The correct way of obtaining next month correctly is by using “first day of next month” or using “last day of next month”.
$n = new DateTime( '2010-01-31' ); $n->modify( 'first day of next month' ); echo $n>format( 'F' ), "\n";
In normal case, user next month in php to obtain next month value doesn’t work as expected, but it skips to month after next month, Example:
$n = new DateTime( '2010-01-31' ); $n->modify( 'next month' ); echo $n>format( 'F' ), "\n";
Output will be: March. Which suppose to be February.
March obviously doesn’t follow January as February is in between. However, the above behavior is correct. The following happens internally:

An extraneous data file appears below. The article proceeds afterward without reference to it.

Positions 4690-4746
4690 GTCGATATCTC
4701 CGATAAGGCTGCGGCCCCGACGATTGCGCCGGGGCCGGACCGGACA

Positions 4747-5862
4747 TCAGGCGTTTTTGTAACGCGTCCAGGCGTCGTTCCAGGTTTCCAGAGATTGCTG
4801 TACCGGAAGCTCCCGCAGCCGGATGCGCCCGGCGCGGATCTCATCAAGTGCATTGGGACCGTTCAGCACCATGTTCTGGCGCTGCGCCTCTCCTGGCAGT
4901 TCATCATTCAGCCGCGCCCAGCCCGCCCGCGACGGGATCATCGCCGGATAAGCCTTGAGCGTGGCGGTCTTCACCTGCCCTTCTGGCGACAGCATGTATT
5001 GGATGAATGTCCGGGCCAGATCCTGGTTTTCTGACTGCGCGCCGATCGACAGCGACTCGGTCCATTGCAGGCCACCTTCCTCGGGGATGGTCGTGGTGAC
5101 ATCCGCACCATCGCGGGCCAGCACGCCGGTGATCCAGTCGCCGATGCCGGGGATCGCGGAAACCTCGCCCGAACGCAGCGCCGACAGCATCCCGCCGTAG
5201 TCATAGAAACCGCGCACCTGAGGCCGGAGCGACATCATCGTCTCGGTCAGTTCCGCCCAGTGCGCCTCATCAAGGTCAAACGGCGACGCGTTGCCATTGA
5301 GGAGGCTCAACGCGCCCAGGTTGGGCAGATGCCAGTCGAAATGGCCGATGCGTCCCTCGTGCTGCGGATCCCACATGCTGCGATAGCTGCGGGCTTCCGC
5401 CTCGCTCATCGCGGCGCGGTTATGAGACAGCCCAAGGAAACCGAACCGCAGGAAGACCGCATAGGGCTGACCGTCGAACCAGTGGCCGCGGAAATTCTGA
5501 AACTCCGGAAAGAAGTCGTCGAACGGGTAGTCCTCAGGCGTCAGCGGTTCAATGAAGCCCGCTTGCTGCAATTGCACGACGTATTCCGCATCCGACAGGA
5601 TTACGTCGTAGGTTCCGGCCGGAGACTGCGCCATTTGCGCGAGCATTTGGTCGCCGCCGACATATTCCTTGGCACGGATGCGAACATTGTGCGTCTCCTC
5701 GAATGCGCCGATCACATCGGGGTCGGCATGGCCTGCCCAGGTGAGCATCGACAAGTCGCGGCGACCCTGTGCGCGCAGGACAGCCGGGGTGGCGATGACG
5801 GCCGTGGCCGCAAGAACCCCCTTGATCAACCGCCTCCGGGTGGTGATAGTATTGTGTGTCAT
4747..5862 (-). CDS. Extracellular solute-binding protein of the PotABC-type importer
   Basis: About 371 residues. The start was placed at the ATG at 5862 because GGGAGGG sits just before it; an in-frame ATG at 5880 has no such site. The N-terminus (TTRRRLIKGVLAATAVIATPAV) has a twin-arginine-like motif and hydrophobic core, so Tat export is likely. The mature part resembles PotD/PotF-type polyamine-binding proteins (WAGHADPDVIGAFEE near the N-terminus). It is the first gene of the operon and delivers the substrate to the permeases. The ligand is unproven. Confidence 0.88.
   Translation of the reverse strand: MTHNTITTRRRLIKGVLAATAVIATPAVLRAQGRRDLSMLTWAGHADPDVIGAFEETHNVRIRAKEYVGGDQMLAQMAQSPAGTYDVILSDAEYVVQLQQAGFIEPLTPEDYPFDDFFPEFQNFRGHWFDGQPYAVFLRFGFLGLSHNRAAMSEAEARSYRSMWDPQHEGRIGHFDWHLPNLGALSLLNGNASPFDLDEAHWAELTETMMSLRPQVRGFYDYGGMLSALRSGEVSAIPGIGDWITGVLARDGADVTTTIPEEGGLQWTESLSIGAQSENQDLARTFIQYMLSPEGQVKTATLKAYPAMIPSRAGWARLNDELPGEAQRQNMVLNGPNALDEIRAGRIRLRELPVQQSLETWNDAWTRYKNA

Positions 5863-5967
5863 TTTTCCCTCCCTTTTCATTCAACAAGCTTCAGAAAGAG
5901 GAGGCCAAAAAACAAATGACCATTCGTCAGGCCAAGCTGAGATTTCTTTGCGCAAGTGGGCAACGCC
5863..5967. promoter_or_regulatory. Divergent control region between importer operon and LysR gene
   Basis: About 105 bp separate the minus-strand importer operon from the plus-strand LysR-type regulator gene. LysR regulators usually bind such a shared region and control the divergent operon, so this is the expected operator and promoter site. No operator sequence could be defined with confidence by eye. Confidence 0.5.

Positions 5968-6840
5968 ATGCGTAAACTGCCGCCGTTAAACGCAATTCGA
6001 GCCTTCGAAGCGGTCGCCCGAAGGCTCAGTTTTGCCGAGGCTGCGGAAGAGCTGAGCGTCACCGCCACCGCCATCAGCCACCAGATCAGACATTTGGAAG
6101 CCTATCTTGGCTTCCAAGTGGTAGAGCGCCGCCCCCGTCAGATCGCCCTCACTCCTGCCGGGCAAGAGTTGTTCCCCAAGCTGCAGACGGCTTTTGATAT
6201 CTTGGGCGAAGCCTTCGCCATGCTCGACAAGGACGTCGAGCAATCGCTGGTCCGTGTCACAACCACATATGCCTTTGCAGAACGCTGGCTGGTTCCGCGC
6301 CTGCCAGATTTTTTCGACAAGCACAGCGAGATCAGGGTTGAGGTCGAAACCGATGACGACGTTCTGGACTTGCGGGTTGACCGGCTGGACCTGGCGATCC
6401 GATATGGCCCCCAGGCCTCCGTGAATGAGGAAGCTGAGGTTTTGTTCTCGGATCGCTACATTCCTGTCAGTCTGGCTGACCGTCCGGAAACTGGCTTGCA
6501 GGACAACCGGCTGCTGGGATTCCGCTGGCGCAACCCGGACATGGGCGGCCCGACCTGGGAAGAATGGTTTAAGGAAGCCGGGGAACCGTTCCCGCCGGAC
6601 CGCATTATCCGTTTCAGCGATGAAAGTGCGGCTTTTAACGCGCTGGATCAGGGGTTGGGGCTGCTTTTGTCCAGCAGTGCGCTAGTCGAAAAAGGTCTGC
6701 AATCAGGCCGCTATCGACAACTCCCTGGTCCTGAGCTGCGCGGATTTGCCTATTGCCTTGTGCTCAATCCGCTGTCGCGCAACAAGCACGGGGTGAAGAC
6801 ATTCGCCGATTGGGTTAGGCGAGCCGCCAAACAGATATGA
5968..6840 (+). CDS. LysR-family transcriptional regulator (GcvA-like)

•next month increases the month number (originally 1) by one. This makes the date 2010-02-31.
•The second month (February) only has 28 days in 2010, so PHP auto-corrects this by just continuing to count days from February 1st. You then end up at March 3rd.
•The formatting strips off the year and day, resulting in the output March.
This can easily be seen when echoing the date with a full date format,
echo $d->format( 'F jS, Y' ), "\n";
which will output March 3rd, 2010.
Another post to obtain next month first day using mktime here.